This week I had the honour of giving a reflection at the Trócaire Lecture given by Cardinal Peter Turkson, the President of the Pontifical Council for Justice and Peace. The lecture was on “integral ecology” – the topic which Pope Francis’ much anticipated Encyclical will cover later this year. I have to confess that before this week I knew very little about integral ecology. After immersing myself in the subject in preparation for the lecture, I am fascinated by the idea and look forward to learning more. Three aspects of it appealed to me:
- integral ecology demands that we put care for creation and a planetary perspective at the heart of all our decision-making. Environmental issues have to come out of their ‘special interest group’ box and become an integral part of all decisions. In the words of Pope Francis, Christians are not being asked to ‘go green’ but to ‘be Christian’.
- integral ecology requires us to shift to a systems way of thinking. It is about integration and synthesis rather than individual, isolated perpsectives. I was really taken by this idea.
- integral ecology means placing far greater value on ‘interiority’ – the awareness that is present within all living beings. This aspect of the concept really appeals to me – and is of huge value in a world which tends to devalue or disregard interiority.
The absence of integration and synthesis today is everywhere, especially in the political world. It results in incoherence in policies at every level, like that I mentioned in my previous blog. I see this especially when I go to the UN. It is remarkable to witness the sheer numbers and industriousness of NGOs, policy makers, officials… all fighting for very worthy goals. “I’m for disability” “I’m for indigenous peoples” “I’m for small island states” “I’m for people living in extreme poverty”… and so on. Yet everyone is so caught up in fighting their own corner. The end result is 17 new Sustainable Development Goals with 169 targets!!! This sounds fine until you realise that virtually no-one is thinking about the sum of the parts, the systemic questions which make the achievement of these goals possible. It is just too complicated, the power interests are too great. The result is ineffective action, not seeing the wood for the trees.
If we begin to focus on the ‘whole’, the ‘systems’, as an integral ecology proposes, it becomes evident that we need to rethink of our hierarchy of public values which currently puts economic growth above ecology – consumption above conservation, private gain above the universal destination of goods. As a placard at the Climate march last September put it “tell the next generation: it was the economy, stupid!” Despite so much research on human and planetary well-being, governments still define progress in terms of national and global economic growth, even when that growth is predicated on the destruction of the planet we call home. There is something seriously wrong in our accounting system! Rethinking global economic governance in a way that reduces excessive, wasteful consumption but still allows those living in poverty to achieve a decent standard of living is the major challenge today. Redistributive justice is also an ecological issue.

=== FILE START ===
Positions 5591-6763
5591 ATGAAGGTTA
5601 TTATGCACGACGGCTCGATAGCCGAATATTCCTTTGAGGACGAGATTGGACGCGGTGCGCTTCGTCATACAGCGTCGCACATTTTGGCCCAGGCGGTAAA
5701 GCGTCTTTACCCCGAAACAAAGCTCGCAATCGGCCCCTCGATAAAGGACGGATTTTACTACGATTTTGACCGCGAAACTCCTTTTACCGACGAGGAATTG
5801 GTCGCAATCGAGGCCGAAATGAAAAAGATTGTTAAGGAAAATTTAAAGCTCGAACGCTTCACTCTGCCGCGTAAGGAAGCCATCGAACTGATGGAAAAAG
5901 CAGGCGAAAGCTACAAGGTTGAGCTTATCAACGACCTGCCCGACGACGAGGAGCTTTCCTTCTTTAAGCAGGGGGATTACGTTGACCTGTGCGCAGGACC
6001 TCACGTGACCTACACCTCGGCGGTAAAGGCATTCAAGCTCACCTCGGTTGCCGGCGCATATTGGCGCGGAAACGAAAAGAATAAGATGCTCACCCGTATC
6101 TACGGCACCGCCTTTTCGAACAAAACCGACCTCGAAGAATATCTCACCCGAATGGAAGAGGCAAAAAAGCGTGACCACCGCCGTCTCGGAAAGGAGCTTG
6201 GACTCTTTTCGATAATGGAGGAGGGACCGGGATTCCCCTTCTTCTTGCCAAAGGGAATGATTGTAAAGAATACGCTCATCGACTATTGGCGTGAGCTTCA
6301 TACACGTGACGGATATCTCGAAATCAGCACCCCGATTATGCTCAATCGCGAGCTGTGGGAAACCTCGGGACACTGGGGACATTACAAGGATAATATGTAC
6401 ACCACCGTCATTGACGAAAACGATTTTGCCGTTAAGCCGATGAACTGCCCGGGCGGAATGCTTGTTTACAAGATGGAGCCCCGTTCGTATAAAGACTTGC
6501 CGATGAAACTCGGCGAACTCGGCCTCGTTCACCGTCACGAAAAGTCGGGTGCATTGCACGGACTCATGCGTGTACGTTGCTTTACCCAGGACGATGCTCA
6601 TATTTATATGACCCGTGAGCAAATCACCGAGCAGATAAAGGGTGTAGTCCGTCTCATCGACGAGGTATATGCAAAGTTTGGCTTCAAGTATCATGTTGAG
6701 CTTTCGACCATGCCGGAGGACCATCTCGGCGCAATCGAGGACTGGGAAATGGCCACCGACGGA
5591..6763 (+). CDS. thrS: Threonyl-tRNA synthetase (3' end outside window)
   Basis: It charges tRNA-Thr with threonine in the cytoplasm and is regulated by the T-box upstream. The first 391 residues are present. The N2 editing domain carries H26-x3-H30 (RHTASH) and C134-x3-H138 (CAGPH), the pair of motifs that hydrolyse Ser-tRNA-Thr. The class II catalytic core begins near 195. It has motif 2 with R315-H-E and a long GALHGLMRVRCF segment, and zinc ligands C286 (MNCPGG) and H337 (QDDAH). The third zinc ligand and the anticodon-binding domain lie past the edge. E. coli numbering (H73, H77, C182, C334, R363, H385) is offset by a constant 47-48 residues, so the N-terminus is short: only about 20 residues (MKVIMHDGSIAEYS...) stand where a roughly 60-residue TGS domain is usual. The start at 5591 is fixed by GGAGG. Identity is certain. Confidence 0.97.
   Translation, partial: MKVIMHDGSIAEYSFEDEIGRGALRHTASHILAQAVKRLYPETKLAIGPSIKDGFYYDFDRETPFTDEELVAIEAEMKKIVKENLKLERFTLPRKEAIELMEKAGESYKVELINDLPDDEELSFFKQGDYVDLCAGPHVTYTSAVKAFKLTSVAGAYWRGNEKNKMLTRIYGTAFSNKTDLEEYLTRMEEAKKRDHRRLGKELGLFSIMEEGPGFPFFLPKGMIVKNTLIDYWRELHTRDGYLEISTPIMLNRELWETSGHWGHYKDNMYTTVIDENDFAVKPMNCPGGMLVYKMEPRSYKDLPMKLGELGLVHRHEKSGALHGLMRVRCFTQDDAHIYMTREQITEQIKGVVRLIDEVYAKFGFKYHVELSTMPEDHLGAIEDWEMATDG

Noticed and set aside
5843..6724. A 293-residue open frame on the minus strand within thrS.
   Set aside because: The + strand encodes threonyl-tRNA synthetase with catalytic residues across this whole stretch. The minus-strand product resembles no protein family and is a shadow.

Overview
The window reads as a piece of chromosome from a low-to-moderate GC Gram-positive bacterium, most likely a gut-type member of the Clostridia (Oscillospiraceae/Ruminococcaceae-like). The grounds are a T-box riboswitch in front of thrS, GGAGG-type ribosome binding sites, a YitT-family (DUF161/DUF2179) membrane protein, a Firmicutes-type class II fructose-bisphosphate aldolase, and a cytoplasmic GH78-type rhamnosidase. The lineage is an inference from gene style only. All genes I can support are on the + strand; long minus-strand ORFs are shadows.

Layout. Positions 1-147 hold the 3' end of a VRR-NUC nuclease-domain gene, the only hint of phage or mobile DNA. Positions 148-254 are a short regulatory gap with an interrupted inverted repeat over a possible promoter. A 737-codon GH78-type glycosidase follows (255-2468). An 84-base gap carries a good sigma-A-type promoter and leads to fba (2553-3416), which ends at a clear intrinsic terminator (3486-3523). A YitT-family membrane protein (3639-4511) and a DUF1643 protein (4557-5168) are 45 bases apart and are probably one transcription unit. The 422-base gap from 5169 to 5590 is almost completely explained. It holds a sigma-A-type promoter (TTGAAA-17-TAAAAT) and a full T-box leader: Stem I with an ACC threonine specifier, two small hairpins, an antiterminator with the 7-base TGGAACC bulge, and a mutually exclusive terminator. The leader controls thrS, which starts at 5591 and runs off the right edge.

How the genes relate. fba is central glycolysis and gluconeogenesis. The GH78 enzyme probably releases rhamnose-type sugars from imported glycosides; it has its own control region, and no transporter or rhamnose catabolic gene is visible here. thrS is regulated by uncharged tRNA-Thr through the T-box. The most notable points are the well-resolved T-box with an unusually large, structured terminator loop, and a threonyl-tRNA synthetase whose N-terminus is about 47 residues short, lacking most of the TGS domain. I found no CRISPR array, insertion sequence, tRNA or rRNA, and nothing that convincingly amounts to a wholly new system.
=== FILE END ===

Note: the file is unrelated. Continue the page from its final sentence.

Developing an integral ecology is a collective exercise. This means focusing energy on breaking down the intellectual and political silos and finding ways to achieve new insights through shared knowledge. This demands a very different skill set to what is valued today. Yes, it still requires technical expertise. But above all, it requires an ability to dialogue, to share perspectives, to listen, to try to engage and understand the others perspective and appreciate what is good about it. It requires a certain humility – an ability to see that none of us has the whole truth, but many of us have partial truths.
What is most exciting about the ide of an integral ecology to me is the value it places on ‘interiority’: the spiritual and cultural renewal required to make the shift to a just and sustainable future. This transition, which prioritises care for creation and the poor, can only be achieved through a change of heart, a valuing of interiority. As Cardinal Turkson said at the lecture, ‘we will care for what we cherish and revere’. It means cultivating a sense of ‘wonder and awe’.
Western culture traditionally has placed little value on interiority, almost assuming that a rational, technical, materialist culture is adapted to address the problems of the 21st century. Religion is widely regarded as a private affair. Yet the attitudes, behaviours and values needed are far different. Rather than focusing on quick technical fixes, the key questions for society has to be ‘What is the interior world, the thought systems, the values that sustain or undermine an integral ecology?’ It strikes me that a communitarian spirituality, which is deeply attune to dialogue and mutual understanding, in this regard, becomes a critical public good. As Pope Francis points to, the horizon of hope needs to open up and be underpinned by a new interiority – a change of heart, a ‘revolution of tenderness’. In fact, the flourishing of a counter-culture which actually recognises the beauty and value of less is a profound paradox. It is a hard sell for those who are bought into the dominant culture, but perhaps not for those who have made the Gospel of love and justice the motivating force for their life!